REVIEW: Captain Marvel #10

(Marvel Comics, 2015)

Writer-Kelly Sue DeConnick
Artists-David Lopez, Marcio Takara & Laura Braga
Colors-Lee Loughridge & Nick Filardi

Kelly Sue and company celebrate the 100th solo appearance of Carol Danvers as Captain Marvel with a reflective and thought-provoking two-part story told through three of her most loyal friends in three individual but uniting parts. The first segment is told through Carol’s youngest and perhaps most staunch supporter, Kit. Lovingly dubbed Lt. Trouble, next up is Carol’s long-time comrade and fellow Avenger Jessica Drew better known to the world as Spider-Woman and the final chapter is left to the truly selfless, James “Rhodey” Rhodes. DeConnick cleverly constructs the narrative to work extremely well in this multi-perspective approach. The characterizations are so authentic and human that the heart-felt emotions and great love these characters feel for Danvers drives the plot in lieu of any big action sequences. This works so well because Danvers is so well loved not only by her fellow Marvel heroes but by the devoted readership of fans known as the Carol Corps.

The issue is built around the escaped villain Grace Valentine, this is used as a unifying element that later ties all the segments together. However the connection is much deeper than a shared foe, the real tether that binds the narrative sections together is Danvers’ influence on these individuals, how she encourages and affects them as an inspirational force in their lives. DeConnick uses correspondence between these characters as windows into each of their individual relationships; each letter is a glimpse into a personal world shared by Danvers and her dearest friends. In this way DeConnick is able to capture each of these unique interactions on an extremely intimate and human level. In revealing something of these characters’ feelings for Carol we are able to examine just why she is so loved.

The relatively few pages, on which Carol appears does absolutely nothing to diminish her presence in the book, make no mistake this is certainly a Captain Marvel story and a darn good one at that. In fact it is a testament to just how immense this beloved character’s presence is. DeConnick has become the seminal Captain Marvel writer, she has indelibly placed her mark upon this character and in so doing she has given her heart, made her a suitable role model not just for female readers but for anyone struggling to overcome adversity, whether it is in the form of illness, bigotry or any other obstacle one may face, Captain Marvel has become a powerful symbol of perseverance and finding that inner strength to soldier on in hard times and appreciate loved ones in the better times.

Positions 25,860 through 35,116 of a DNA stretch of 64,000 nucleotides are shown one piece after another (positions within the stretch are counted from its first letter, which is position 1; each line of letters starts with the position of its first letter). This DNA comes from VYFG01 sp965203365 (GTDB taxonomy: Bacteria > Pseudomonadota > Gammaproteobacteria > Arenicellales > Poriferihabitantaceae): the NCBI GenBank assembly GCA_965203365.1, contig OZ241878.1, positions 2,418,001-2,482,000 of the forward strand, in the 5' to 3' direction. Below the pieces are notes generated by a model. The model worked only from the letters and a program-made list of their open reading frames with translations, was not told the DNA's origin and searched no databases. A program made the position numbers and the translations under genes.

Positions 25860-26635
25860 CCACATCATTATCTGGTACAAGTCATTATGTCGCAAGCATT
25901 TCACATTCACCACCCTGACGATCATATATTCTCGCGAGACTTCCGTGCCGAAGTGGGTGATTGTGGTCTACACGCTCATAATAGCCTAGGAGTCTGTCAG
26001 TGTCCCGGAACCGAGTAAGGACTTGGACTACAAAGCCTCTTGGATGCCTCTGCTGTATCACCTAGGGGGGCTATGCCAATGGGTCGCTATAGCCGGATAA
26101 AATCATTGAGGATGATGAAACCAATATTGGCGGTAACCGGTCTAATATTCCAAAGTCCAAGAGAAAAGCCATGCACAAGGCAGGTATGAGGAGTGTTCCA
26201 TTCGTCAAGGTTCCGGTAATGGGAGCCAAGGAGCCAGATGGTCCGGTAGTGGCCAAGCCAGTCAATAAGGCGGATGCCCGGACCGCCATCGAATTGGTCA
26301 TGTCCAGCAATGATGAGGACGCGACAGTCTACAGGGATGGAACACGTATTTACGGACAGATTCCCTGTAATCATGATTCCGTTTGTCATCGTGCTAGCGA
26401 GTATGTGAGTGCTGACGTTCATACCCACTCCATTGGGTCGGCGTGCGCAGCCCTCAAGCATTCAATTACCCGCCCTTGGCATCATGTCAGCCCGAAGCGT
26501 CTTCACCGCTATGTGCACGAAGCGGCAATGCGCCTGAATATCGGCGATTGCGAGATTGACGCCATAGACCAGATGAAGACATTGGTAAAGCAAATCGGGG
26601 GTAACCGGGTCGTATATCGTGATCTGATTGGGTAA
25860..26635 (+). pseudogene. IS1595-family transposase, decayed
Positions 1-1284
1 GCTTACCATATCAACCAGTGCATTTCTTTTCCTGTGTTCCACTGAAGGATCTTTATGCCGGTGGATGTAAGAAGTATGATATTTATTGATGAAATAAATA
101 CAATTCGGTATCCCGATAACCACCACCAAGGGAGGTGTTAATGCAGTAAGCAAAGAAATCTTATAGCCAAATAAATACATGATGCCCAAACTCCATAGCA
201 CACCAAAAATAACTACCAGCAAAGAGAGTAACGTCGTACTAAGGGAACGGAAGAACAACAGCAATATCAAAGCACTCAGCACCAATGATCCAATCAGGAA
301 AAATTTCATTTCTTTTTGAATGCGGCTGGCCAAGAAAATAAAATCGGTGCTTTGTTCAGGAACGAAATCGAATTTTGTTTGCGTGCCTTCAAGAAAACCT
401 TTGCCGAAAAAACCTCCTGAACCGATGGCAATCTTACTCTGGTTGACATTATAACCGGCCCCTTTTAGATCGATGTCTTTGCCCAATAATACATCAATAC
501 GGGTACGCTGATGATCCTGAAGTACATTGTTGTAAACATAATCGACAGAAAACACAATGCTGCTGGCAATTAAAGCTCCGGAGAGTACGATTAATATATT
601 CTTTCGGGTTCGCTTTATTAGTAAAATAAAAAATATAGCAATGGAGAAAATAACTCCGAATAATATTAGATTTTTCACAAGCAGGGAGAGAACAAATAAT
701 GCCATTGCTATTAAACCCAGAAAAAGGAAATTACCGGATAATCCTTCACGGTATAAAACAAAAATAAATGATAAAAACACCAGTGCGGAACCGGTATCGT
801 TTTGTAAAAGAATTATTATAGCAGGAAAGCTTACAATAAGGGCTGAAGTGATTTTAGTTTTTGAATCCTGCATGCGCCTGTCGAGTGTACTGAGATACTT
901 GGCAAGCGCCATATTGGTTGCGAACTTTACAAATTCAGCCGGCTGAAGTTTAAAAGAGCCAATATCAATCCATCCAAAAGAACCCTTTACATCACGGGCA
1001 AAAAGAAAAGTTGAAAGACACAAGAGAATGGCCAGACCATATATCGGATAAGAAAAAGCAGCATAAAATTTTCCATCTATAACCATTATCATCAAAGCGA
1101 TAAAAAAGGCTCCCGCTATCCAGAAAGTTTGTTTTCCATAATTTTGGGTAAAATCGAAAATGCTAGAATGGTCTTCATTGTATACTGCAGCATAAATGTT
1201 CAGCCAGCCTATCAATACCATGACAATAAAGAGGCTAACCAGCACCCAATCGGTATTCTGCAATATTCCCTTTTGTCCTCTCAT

Visually this issue offers something of a smorgasbord for the eyes as it features an ensemble of excellent artists. Series regular David Lopez is joined by Marcio Takara and Laura Braga, this collection of creators do a fantastic job of capturing the tonal quality of each individual segment. Colorists Lee Loughridge and Nick Filardi provide a sense of unifying continuity by maintaining a kind of chemistry in the color palettes used throughout the entirety of the work. The collaborative result is wonderfully complementary as each artist lends something to the other; instead of a competition of one-up-man-ship what results is true artistic communication.

Overall this issue is a fitting tribute to the 100th appearance of one of Marvel’s most beloved and inspirational characters. The creative team works in real unison to deliver a visual and literary work that is the result of fellowship and the melding of many talents into one voice. If you already follow Carol Danvers on her galaxy spanning adventures you know what I mean when I say this series doesn’t disappoint on any level, so don’t be afraid to jump right in, you won’t regret it. (4.5/5)

Reviewed by Shawn Warner (@shawnwarner629)

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